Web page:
Atlas Restaurant Group plans to open a moderately-priced restaurant with a “Chinese concept” at the Village of Cross Keys in fall 2024.

The Atlas Restaurant Group is coming to the Village of Cross Keys.

Atlas and Caves Valley Partners announced Tuesday that Atlas plans to open a moderately-priced restaurant with a “Chinese concept” at Cross Keys in the fall of 2024.

“We are incredibly excited to bring this new Chinese concept to the Village of Cross Keys, an area my brother Eric and I have fond memories of visiting while growing up,” said Alexander Smith, Founder and CEO of Atlas Restaurant Group, in a statement. 

“Our team is committed to delivering an exceptional dining experience unlike anything else in the area, and we are confident that this restaurant will become a beloved destination for food enthusiasts and families alike.”

With about 7,000 square feet of space on two levels, the as-yet unnamed restaurant will be in a newly-constructed building adjacent to the existing Village Shops in the mixed-use community at 5100 Falls Road. Patrick Sutton is the interior designer.

Atlas said it is conducting a nationwide search for an executive chef to join its team at Cross Keys and that its Director of Asian Cuisine, Chef Alisher Yallaev, will be consulting on the menu.

“With his extensive knowledge and expertise, Chef Yallaev will bring an authentic yet approachable culinary experience to guests, highlighting the diverse flavors and techniques of Chinese cuisine,” Atlas and Caves Valley said.

The restaurant will have an expansive indoor/outdoor rooftop space, with a full bar and nightly live music. The interior design will combine “industrial elegance and modernity.”

Sutton said he plans to create a space that complements the culinary journey, immersing guests in a “visually captivating” environment.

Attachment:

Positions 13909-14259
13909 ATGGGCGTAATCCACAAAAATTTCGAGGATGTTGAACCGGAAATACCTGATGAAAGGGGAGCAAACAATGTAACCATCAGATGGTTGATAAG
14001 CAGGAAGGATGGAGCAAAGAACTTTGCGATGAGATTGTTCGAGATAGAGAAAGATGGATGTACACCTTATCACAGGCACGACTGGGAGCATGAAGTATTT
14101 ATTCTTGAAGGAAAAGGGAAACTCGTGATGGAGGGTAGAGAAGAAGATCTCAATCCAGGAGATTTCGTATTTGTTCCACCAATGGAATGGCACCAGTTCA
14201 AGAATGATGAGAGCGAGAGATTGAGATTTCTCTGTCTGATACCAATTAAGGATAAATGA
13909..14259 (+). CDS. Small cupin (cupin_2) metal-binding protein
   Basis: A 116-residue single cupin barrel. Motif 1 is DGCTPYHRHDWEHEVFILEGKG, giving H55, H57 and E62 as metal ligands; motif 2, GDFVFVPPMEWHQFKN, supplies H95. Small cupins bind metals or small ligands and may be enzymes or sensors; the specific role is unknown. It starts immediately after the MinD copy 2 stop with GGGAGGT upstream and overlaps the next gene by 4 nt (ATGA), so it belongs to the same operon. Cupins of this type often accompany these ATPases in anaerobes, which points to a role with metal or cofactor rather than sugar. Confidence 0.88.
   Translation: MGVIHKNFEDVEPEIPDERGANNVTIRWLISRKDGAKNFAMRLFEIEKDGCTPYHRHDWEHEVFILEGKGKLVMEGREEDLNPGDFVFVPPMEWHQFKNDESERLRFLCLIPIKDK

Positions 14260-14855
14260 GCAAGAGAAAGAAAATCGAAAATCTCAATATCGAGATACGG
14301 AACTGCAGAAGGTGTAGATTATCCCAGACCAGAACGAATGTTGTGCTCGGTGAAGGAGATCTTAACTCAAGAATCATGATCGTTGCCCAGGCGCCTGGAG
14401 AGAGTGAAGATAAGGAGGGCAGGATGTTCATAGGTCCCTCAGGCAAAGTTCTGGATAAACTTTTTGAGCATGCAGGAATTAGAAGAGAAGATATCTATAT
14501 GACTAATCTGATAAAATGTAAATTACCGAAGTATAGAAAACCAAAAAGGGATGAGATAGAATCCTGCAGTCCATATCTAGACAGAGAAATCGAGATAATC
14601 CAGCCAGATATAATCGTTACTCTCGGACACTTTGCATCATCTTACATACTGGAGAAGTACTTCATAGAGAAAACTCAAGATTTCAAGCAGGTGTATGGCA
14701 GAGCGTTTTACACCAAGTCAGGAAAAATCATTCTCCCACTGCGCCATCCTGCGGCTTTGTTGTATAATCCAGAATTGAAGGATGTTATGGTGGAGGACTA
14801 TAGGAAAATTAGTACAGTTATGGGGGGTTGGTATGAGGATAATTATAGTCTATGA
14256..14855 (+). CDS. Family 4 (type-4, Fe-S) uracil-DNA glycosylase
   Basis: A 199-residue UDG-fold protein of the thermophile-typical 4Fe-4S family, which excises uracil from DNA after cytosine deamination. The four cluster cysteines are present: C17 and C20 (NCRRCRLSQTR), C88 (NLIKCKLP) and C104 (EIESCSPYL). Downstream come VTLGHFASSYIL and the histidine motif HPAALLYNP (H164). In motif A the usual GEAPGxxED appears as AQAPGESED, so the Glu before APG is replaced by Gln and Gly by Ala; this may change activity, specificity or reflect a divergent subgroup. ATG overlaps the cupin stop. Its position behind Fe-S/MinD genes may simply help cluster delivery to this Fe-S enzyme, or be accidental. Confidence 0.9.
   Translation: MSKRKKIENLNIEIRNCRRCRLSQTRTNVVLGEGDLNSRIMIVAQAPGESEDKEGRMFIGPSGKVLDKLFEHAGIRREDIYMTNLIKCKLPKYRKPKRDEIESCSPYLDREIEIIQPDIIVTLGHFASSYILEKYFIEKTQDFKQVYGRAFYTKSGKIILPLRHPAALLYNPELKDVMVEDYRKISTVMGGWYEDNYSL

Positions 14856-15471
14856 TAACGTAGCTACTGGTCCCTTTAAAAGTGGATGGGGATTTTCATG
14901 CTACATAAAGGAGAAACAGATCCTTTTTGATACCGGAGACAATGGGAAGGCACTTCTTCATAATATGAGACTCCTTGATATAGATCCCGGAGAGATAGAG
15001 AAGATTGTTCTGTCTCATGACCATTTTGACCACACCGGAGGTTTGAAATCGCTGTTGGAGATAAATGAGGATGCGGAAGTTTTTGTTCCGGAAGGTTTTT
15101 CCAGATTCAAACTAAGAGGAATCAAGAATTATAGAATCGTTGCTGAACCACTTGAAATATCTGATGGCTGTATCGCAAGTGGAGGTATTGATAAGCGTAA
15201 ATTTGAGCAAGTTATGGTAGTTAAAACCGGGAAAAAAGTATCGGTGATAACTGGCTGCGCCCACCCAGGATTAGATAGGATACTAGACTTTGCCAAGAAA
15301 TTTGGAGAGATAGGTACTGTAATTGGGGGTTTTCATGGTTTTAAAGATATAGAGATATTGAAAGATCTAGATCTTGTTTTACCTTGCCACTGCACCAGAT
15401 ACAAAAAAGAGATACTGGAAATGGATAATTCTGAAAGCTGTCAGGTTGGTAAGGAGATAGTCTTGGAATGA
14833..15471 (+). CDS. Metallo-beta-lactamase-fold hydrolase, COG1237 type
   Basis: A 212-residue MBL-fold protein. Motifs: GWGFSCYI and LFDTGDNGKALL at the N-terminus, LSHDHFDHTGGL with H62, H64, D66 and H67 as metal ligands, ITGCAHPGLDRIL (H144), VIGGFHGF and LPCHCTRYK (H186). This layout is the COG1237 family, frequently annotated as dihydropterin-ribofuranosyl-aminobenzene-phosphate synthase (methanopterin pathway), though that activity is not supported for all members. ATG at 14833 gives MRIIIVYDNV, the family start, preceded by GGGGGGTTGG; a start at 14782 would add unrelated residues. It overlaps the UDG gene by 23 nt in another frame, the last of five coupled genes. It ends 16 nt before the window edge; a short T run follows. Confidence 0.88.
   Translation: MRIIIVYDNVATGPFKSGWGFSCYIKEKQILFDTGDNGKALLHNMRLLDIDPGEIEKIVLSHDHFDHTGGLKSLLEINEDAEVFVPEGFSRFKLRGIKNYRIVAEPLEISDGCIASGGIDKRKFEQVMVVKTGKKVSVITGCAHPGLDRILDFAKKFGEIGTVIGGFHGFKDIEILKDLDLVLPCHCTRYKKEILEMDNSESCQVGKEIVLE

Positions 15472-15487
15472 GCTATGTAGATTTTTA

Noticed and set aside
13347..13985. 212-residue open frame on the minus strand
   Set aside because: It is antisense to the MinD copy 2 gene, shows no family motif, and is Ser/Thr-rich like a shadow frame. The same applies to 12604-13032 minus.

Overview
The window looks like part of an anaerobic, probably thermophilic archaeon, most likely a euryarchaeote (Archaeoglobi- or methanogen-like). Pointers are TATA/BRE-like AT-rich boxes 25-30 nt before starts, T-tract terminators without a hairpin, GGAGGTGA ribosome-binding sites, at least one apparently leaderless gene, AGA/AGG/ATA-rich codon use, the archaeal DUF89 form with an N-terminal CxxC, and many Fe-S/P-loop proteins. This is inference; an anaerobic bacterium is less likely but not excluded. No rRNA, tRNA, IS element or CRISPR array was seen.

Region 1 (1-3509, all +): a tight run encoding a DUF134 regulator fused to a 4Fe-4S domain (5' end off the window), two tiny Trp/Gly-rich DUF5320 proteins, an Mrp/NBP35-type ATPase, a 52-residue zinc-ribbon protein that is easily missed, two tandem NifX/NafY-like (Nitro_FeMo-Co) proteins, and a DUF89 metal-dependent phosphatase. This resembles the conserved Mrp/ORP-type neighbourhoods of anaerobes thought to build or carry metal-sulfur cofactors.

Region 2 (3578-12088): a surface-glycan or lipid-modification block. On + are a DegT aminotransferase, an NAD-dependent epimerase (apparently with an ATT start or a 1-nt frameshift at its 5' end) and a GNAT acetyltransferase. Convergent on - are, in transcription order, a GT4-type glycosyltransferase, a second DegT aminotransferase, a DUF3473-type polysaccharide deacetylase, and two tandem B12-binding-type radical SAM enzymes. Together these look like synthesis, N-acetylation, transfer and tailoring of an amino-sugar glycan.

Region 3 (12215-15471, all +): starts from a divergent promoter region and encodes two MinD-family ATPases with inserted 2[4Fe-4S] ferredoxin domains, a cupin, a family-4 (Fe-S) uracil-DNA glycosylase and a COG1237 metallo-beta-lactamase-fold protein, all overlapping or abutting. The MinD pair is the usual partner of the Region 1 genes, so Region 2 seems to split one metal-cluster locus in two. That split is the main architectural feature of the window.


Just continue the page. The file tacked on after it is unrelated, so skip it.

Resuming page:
“This property will dig deeper into elements of Asian culture and design than the stereotypical Chinese-American restaurant interior,” he said in a statement.

 “With an emphasis on handcrafted textural elements of wood, stone, and steel, the proposed design weaves wooden screens, hammered steel, and unique and dramatic industrial lighting along with garden elements, both in a private ground level courtyard and a second-floor terrace. The overall effect is meant to transport diners into a space that feels soulful and culturally rich, yet immediately comforting and approachable.”

Designed to accommodate up to 200 guests, Atlas’s restaurant will be open for both lunch and dinner service. It’s one of several new dining spots that Caves Valley, the master developer of Cross Keys, is introducing to the Village Square shopping area, along with the recently-opened Easy Like Sunday and an “upscale American restaurant” called Cece’s Roland Park that is being designed by Rebecca Jones.

“We are excited to add this fresh Asian concept from Atlas Restaurant Group to the talented roster of food and beverage tenants at Cross Keys,” said Arsh Mirmiran, the principal at Caves Valley Partners who is leading the redevelopment of the project.

 “Along with the already thriving Easy Like Sunday, the Cordish Companies’ planned Cece’s Roland Park, and additional new tenants that will be announced in the coming months, Cross Keys is well on its way to becoming the preeminent neighborhood dining destination in North Baltimore,” Mirmiran said. “To have both a Patrick Sutton-designed restaurant and a Rebecca Jones-designed restaurant at the entrance to the project is going to be particularly special.”

Cross Keys was originally developed in the 1960s by James Rouse, the visionary founder of The Rouse Company. Caves Valley acquired the shopping and office portions of the community in 2020 and has launched a comprehensive redevelopment, including the recently-completed renovation of the Village Square. Still to come are 350 apartments as well as new retail and office buildings.

Atlas Restaurant Group is a Baltimore-based, national hospitality group led by Alexander Smith and his brother and co-owner, Eric Smith. Founded in 2012, the group has restaurants in Maryland, Texas, Florida and Washington, D. C., with more than 2,000 employees in all.

Ed Gunts is a local freelance writer and the former architecture critic for The Baltimore Sun.